In an important ruling, the Kerala High Court recognised a child born to a live-in couple to be treated as a child born to a married couple in regards to surrendering a child for adoption. The High Court bench — comprising of Justices A Muhamed Mustaque and Dr Kauser Edappagath — made the ruling while dealing with a petition moved by a live-in couple to reclaim their child who had been surrendered for adoption by the woman.
Ruling that the procedure used by the Child Welfare Committee (committee) while giving the child up for adoption was “legally unsustainable”, the bench pointed out that the woman acknowledged her live-in partner as the biological father of their child. The bench found that the procedure adopted by the committee applies only to an unwed mother alone.
The Court’s judgment says that the woman — Anitha (name changed by the Court to protect identity) — gave her child up to the committee as she was moved by anxiety when her partner — John (name changed) — moved to another state and broke the relationship for a while. The couple’s parents had opposed the relationship as they belonged to different faiths. During this interval, Anitha handed over her child to the committee in May 2020, executing a Deed of Surrender (deed) in June.
The bench notes that Anitha’s deed did not permit the committee to put the child up for adoption in February this year. Treating the woman as unmarried, the committee gave the child for adoption to a couple under provisions of the Adoption Regulations 2017 and Section 38 of the Juvenile Justice (Care and Protection of Children) Act 2015 (JJ Act)
Afterwards, Anitha and John approached the High Court and moved a writ of habeas corpus, for the return of their child. The counsel for the committee submitted that the child had already been adopted and the Court opined that a writ of habeas would not pass since proceedings concluded under JJ Act “had legal colour”. The Court, however, suo motu converted the proceedings to a revision petition after which it was taken up by the Division Bench of Justices Mustaque and Dr Edappagath.
The Court noted that there were two situations for surrender. Firstly, whereby a married couple surrendered their child for adoption and secondly, where an unwed woman gave her child up for adoption. The Court asked whether a couple in a live-in relationship could be equated to a married couple for surrender. “In the matter of married couple, the procedure ensures that both parents execute the deed of surrender. If the child born to a married couple, surrendered by one of the biological parents, while the whereabouts of the other parent is not known, the child shall be treated as an abandoned child and procedure under Regulation 6 (of the Adoption Regulations) will have to be followed. This procedure mandates an inquiry to trace out the biological parents or the legal guardians,” the bench said.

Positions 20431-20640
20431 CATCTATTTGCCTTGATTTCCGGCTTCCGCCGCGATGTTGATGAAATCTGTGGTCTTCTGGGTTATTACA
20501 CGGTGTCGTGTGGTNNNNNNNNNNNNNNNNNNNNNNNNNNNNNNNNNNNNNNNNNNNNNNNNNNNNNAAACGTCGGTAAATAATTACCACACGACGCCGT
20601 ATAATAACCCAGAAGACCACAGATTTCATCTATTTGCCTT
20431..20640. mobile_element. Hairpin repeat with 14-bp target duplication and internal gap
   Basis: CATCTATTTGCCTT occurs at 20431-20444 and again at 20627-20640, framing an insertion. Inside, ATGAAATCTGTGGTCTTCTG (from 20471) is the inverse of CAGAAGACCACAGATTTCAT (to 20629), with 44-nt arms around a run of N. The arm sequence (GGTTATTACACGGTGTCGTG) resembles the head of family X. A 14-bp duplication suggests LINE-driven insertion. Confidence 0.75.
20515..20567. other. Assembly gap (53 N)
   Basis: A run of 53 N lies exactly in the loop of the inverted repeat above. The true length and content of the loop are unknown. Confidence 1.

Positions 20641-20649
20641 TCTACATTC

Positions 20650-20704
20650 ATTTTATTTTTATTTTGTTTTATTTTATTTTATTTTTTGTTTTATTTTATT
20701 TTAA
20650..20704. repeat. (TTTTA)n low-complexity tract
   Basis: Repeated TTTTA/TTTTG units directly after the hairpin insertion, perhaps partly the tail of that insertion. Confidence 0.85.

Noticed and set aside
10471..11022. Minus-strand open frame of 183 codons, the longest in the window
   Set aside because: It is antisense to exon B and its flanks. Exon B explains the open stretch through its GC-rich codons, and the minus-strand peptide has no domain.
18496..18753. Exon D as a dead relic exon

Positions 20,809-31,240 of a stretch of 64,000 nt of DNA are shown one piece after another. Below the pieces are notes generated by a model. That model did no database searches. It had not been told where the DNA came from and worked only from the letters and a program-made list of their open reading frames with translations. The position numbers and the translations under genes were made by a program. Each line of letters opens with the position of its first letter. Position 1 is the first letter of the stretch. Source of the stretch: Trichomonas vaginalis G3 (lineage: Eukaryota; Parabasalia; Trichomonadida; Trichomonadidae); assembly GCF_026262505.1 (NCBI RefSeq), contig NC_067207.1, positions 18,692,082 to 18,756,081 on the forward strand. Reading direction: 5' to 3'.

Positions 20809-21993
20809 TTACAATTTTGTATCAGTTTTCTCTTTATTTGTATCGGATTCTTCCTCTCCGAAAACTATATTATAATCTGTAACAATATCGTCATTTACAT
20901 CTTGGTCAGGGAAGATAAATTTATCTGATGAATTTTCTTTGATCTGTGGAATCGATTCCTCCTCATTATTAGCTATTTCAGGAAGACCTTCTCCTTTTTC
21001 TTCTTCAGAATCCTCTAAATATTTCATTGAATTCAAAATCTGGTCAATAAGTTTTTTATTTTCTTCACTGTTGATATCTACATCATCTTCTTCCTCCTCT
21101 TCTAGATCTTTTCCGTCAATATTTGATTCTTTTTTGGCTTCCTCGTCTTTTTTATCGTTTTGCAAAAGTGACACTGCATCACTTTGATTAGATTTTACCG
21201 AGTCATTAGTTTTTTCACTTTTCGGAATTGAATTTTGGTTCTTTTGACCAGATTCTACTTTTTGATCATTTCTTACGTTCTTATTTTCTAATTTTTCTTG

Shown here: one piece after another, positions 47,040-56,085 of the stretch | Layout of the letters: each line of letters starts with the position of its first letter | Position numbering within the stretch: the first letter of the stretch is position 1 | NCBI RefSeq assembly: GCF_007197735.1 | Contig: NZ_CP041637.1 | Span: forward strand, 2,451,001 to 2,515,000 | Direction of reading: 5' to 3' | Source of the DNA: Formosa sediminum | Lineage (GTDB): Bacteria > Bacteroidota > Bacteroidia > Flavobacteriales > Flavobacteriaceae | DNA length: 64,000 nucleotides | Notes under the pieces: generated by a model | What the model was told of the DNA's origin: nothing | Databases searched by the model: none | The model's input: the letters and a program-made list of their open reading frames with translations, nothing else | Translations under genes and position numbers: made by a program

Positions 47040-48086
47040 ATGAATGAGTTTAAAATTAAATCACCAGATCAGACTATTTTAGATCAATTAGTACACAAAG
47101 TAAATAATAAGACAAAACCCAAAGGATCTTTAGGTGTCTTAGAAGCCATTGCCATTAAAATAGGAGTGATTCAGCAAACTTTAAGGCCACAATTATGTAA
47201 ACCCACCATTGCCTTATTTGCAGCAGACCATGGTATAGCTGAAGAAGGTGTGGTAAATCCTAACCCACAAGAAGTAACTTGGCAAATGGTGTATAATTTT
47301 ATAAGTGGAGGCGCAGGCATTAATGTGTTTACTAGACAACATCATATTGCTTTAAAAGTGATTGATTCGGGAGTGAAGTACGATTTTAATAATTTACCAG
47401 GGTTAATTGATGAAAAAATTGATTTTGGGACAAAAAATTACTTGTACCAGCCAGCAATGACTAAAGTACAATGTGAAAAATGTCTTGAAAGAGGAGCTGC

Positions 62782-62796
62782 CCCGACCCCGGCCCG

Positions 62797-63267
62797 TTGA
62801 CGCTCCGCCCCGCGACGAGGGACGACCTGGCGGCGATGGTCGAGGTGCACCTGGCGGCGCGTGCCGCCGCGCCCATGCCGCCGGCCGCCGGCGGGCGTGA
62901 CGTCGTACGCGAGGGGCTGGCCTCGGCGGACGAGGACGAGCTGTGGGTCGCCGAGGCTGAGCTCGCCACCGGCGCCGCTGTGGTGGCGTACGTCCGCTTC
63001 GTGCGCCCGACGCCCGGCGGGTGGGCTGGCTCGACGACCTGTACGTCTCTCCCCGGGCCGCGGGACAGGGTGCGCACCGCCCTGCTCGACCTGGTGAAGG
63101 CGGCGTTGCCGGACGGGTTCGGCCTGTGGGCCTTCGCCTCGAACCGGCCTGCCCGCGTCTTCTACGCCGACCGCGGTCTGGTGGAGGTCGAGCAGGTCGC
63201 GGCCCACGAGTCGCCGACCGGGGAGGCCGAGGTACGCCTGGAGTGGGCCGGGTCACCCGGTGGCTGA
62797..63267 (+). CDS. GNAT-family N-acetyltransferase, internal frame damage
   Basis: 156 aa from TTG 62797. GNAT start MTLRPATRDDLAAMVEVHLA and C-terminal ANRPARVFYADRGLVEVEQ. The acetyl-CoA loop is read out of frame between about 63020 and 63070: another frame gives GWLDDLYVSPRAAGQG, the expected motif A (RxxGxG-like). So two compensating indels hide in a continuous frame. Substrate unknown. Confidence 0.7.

Adding that JJ Act primarily sought to protect the welfare of the child, the bench emphasised that the main aim of the law is restoration and protection of the child in need of care and protection. The first right of restoration was with parents, then adoptive parents, foster parents, guardians and finally fit persons. Claiming that a live-in couple had the right of restoration, the bench ruled that the “parental right of biological parents is a natural right not preconditioned by the institutionalisation of legal marriage”.
“Marriage as a social institution depends upon personal law or secular law like Special Marriage Act. It has no bearing on the concept of Juvenile Justice… In a live-in relationship, a couple acknowledges mutual rights and obligations. It is more of a contract. Offspring in such a relationship is acknowledging biological parental rights of both,” the bench explained. The Court concluded, “There is no difficulty in holding that a child born in a live-in relationship also has to be construed as a child born to a married couple.”
The Court noted that both Anitha and John’s names were recorded in the birth certificate and that the child’s surname reflected the name of the father. Since the couple acknowledged their relationship, it was not for the “committee to inquire about the legal status of the marriage, not being the competent authority to decide on such status”, the Court said.
The Court added that once it was found that the child is born to a couple, for all practical purposes of the JJ Act, an inquiry must be initiated as though the child belonged to a married couple. This means that any deed of surrender would have had to be signed by both parents. “Where both parents did not sign and the whereabouts of the other parent are not known, the child was to have been treated as an abandoned child and steps taken to find out the whereabouts of the biological parents,” the Court ruled.
The Court added that no such procedure was adopted in this case. The procedure applicable to an unwed mother alone was followed and that is legally unsustainable, as the child has to be treated as born to a married couple. Therefore, the Court ruled that the entire process followed in giving the child up for adoption was vitiated since only Anitha signed the surrender deed. Holding that the newly adoptive parents accrued no right since the process itself was illegal, the Court set aside the adoption and ordered that the child be restored to the couple.